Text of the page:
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Should I Be a Sole Proprietor? (Also: 3 Tax-Saving Ideas!)

Be a sole proprietor or form a business entity?When you decide to start a new business, one of the first questions that comes to mind is:  do I need to form an LLC or Corporation?

There’s no shortage of “advice” out there – some good, some bad!

Creating and maintaining an entity can add significant cost and complexity to your life.

You should carefully evaluate your situation with a qualified advisor before making any decisions in order to fully understand the pros and cons.

There are many factors to consider, not the least of which is legal liability protection offered by certain entity structures.  There are also several tax considerations.

If you’re starting a small business without forming a separate entity, you are a sole proprietor.

Let’s look at the advantages and disadvantages of being a sole proprietor and some tax planning ideas that may help you save tax while you’re building your business.

Advantages

  • Proprietorships are easy to form
  • They are simple to operate
  • You can easily sell the assets of the business
  • There are not many paperwork burdens
  • There are no separate tax filings (you’ll report your activity on your 1040 with Schedule C – Profit or Loss from Business)

Disadvantages

  • Limited sources of capital
  • There is no limited liability
  • There is no business continuity beyond you if you should die or want to sell the business (you can only sell the assets)
  • In addition to income tax, all of your business net income is subject to self-employment tax (currently an additional 13.3%, perhaps soon to revert back to 15.3%)

Is a Sole Proprietorship Right For You?

So you’ve considered the pros and cons, but you’re still not sure what you should do?

Although sole proprietorships often are good for new businesses, as your business grows, forming a business entity might make sense.

Let’s take a more in-depth look at if operating as a sole proprietor is right for you!

Sole Proprietorship May Be Appropriate When:

  • Your business has no employees besides family members (i.e. you only hire independent contractors or family members)
  • Your business is not very risky
  • You can buy adequate insurance to cover your business risk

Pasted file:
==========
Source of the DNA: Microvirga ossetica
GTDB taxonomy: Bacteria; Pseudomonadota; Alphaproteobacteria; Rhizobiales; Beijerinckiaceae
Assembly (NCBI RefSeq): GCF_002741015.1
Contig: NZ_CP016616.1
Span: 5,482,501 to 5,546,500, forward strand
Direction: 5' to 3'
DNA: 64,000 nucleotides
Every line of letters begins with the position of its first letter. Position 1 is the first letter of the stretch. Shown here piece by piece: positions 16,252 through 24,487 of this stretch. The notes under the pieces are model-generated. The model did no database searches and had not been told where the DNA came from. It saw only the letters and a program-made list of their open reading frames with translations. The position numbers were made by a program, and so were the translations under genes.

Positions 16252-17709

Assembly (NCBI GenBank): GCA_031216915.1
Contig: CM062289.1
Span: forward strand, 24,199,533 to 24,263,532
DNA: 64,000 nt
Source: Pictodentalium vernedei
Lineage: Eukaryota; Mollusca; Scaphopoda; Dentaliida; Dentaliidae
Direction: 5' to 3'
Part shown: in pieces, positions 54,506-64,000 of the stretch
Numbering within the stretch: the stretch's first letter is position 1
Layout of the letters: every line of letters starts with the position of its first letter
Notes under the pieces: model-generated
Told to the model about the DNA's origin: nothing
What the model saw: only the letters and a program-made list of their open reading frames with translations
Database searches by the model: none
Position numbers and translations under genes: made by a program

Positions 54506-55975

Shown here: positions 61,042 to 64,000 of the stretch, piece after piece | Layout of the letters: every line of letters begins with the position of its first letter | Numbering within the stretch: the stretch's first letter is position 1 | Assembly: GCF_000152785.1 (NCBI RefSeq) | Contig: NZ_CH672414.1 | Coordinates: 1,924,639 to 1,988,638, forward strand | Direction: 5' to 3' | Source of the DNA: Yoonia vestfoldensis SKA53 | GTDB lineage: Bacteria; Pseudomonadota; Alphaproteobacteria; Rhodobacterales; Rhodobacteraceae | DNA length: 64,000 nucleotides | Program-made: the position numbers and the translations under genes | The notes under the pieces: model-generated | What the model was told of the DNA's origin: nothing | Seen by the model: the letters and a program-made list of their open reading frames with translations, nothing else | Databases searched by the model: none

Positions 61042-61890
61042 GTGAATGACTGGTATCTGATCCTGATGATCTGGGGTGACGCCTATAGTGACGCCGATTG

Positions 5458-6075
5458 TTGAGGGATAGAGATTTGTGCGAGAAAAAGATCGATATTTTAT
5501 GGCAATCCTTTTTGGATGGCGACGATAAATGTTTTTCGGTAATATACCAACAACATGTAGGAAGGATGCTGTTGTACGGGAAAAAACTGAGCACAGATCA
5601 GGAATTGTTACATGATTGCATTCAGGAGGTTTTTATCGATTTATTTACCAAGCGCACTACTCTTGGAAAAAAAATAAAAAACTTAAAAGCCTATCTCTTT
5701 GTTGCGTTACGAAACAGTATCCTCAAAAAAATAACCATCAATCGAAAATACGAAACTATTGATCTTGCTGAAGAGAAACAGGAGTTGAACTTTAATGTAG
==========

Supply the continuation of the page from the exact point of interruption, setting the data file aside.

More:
• Banks would require you to personally guarantee business debts even if you used a separate business entity
  • You are a new or fairly new business with relatively low profits

Sole Proprietorship May Not Be Appropriate When:

  • The nature of your business exposes you to significant product, environmental or other liabilities
  • Your business will incur substantial debts to creditors, vendors and suppliers
  • You have employees
  • Your employees can create liabilities for you through their actions (think a delivery driver having an accident in your truck)
  • Your business provides advice or acts as an agent for others (e.g. attorney, psychologist, accountant)
  • You are in a hazardous line of work (using heavy equipment or toxic chemicals, for example)
  • You would like to eventually transfer ownership of your business to your kids or employees through gifts or a sale
  • The business may need outside capital to expand (and you’ll need to bring in additional equity partners/owners)

BONUS: 3 Tax Saving Ideas For Sole Proprietors!

You’ve decided to operate as a sole proprietor.  Great!

Once you’re generating some profits, there are a few strategies we can implement to save you money in taxes.

Let’s take a brief look at three ways to save tax as a sole proprietor:

1.  Employ your children in the business.  I discussed this in my last blog post: Employing Your Child In Your Family Business or Farm

    • Children’s wages are not subject to Social Security or Medicare taxes (if they’re under 18)
    • They may be exempt from Federal Unemployment tax (if they’re under 21)
    • Paying wages reduces your net income and self-employment tax
    • The wages must be reasonable for the work performed
    • You’ll have payroll reporting requirements (annual or quarterly 941 tax returns, annual W-2s, etc.)
    • Tip: This works best with older kids that are able to perform more skilled tasks

2.  Rent property from your spouse.

    • Your spouse (or you and your spouse jointly) own property that can be used in your business (like a building or land)
    • Your business can deduct the rent that you pay to your spouse, which reduces your self-employment income
    • The rent income your spouse claims is not subject to self-employment tax
    • Even though your income tax doesn’t change, you’re saving the difference in self-employment taxes
    • Tip: If you own the property jointly, you will only be able to deduct half of the rent you pay

3.  Hire your spouse as an employee.

    • You can get a health plan in your spouse’s name and add yourself as a dependent
    • Your business can reimburse your spouse for all of your medical expenses, tax-free
    • Your business can deduct the medical reimbursements, thus reducing your income and self-employment taxes
    • Tip: The reimbursement plan can cover your entire family, so all of your out-of-pocket medical expenses get paid with pre-tax dollars
    • Tip: The business must provide the medical benefits to all of its qualifying employees.  So this might be too expensive if you’ve got other employees

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